Kodiak Historic Park or Site

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Historic Park or Site

This old bunker is open for explo­ration. If you make it this far on your hike, be sure to walk around the bunker and step inside to get a rough idea of how how sol­diers lived dur­ing WWII.

The town’s most rec­og­niz­able build­ing, with icon­ic blue onion-like cupo­las capped by cross­es, this cathe­dral was estab­lished in 1794. That’s the year Russ­ian monk St. Her­man arrived in Kodi­ak. A benev­o­lent force in the col­o­niza­tion and exploita­tion of the Aleuts and Alu­ti­iqs, he was known for his care of the sick and dying dur­ing West­ern-intro­duced epi­demics, as well as his pro­tec­tion of the local pop­u­la­tions. He was can­on­ized in 1970,…  ...more

Hope­ful­ly this life-size bronze stat­ue is the clos­est you’ll come to a Kodi­ak brown bear. The stat­ue hon­ors Charles Mad­sen, Kodiak’s pio­neer-era bear-hunt­ing guide and one of the first reg­is­tered guides in Alaska.

When the U.S. Navy closed their Kodi­ak sta­tion, Fort Gree­ley, in 1972, the Coast Guard took over. This is now the country’s largest sta­tion, with almost 1,000 personnel.

Difficulty: Easy

Loved by locals and trav­el­ers alike, this 182-acre state park has numer­ous trails, beach­es, and rocky view­points. For his­to­ry buffs, the trails take you past bunkers and relics from WWII out­posts in the area. You’ll also find sum­mer nat­u­ral­ist pro­grams where you can learn about ecol­o­gy as well as ocean and for­est creatures.

Difficulty: Easy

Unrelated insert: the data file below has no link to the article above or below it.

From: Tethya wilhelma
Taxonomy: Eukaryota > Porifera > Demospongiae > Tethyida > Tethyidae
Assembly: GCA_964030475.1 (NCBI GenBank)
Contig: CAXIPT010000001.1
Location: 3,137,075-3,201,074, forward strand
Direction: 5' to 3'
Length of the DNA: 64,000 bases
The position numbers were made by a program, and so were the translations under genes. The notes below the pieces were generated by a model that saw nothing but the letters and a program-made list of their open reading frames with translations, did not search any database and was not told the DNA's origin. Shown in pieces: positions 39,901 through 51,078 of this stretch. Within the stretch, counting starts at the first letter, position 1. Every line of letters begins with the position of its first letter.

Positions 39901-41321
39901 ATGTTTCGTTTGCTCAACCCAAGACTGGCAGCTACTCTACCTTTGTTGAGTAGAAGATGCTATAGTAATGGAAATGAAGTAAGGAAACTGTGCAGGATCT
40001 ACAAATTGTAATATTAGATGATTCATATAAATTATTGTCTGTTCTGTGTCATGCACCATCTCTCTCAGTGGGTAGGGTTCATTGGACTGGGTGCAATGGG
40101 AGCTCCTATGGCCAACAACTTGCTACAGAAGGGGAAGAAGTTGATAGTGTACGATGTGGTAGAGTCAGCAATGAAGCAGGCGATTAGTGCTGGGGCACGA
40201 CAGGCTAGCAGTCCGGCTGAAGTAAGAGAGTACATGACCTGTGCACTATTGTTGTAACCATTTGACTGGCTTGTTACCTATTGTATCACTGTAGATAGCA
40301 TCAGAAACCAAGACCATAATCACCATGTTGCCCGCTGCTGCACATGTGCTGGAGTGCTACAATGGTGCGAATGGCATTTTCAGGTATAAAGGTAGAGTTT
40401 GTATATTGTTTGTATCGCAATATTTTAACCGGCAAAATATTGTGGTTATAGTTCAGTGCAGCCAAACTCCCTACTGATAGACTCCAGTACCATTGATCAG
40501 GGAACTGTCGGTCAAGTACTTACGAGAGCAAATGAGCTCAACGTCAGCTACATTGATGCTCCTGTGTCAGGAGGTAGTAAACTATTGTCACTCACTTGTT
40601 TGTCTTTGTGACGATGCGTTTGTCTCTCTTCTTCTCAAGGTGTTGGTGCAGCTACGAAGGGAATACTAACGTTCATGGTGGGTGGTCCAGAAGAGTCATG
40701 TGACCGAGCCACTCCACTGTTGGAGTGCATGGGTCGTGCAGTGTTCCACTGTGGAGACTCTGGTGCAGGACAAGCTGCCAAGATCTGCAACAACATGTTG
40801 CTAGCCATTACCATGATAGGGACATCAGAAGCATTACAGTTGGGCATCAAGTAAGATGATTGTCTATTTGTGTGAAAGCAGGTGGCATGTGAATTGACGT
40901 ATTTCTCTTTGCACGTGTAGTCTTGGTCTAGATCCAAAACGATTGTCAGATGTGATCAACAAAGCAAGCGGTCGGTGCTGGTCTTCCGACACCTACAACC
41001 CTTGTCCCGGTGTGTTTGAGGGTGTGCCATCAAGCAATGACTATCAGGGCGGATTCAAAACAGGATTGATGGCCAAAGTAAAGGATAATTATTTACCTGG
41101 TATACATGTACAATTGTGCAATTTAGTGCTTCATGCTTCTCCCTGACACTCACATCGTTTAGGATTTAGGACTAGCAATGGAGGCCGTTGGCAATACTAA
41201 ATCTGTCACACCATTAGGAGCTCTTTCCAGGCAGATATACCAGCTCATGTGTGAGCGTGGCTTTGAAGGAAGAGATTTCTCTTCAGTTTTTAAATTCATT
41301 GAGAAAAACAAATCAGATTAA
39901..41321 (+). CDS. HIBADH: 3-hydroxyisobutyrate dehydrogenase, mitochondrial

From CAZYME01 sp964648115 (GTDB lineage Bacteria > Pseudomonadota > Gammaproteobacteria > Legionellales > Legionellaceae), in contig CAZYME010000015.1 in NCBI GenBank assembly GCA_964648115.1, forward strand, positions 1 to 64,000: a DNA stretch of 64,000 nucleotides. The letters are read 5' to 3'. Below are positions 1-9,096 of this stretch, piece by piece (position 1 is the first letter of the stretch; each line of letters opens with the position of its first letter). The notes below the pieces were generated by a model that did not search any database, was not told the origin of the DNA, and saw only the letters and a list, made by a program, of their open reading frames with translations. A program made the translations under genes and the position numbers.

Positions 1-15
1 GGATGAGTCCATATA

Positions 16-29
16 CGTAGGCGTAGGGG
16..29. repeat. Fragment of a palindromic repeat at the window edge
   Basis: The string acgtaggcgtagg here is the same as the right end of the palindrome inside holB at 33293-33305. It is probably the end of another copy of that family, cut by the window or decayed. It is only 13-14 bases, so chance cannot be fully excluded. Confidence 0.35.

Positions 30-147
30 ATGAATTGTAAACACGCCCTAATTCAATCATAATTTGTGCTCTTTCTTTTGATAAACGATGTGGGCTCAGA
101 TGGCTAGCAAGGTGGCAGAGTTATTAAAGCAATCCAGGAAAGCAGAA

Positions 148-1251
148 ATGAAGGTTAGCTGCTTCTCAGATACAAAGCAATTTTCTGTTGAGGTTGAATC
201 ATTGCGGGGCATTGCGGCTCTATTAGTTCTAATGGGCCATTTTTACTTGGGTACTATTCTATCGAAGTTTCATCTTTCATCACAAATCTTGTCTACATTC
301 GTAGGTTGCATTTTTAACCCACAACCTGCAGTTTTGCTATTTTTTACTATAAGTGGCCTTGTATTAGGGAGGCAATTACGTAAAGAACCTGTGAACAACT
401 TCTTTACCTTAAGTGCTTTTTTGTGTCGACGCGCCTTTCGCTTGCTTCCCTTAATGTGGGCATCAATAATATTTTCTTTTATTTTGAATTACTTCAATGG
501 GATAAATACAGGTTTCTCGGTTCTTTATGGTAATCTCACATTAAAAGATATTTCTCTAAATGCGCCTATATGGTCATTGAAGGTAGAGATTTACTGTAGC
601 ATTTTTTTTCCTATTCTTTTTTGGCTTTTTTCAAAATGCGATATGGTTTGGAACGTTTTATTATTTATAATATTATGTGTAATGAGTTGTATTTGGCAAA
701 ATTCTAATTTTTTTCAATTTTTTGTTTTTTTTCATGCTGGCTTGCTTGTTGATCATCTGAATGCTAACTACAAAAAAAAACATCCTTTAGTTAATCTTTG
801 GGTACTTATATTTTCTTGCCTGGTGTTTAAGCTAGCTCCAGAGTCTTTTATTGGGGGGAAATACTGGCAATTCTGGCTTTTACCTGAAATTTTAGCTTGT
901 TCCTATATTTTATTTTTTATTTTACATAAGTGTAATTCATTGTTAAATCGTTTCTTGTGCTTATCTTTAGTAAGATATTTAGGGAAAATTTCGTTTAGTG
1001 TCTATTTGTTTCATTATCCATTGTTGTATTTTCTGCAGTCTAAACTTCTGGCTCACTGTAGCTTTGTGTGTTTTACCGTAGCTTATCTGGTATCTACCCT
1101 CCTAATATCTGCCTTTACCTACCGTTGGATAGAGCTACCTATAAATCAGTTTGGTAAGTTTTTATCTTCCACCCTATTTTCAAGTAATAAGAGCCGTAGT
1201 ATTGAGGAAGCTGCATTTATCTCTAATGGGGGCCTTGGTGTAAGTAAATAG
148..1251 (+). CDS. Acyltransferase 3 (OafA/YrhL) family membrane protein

One of the best spots to check out WWII relics, there’s a short trail from the park­ing area on the side of the road.

This was the largest base on Kodi­ak Island dur­ing WWII, and the cen­ter of the Har­bor Defens­es for Kodi­ak. At the peak, some 8,000 troops were sta­tioned here. Now all that remains are some unmarked buildings.

Watch the bus­tle of the seafood indus­try and get great pho­tos of a tru­ly giant ship — the Star of Kodi­ak is 441 feet long and can hold 10,000 tons of car­go! Pro­duced as part of a five-year gov­ern­ment pro­gram dur­ing WWII, this ship was con­struct­ed in Port­land, Maine and orig­i­nal­ly named the Albert M. Boe. Launched in 1945, it had only one year as an active mil­i­tary ship and saw very lit­tle action. Part of an impro­vised effort to get Kodi­ak back…  ...more

MP 3.2, Anton Larsen Bay Rd

MP 12.8, Chini­ak Highway

This is the for­mer site of a Russ­ian brick­yard and is cur­rent­ly the site of an archae­o­log­i­cal exca­va­tion. You can also access the Iron Gate Beach.

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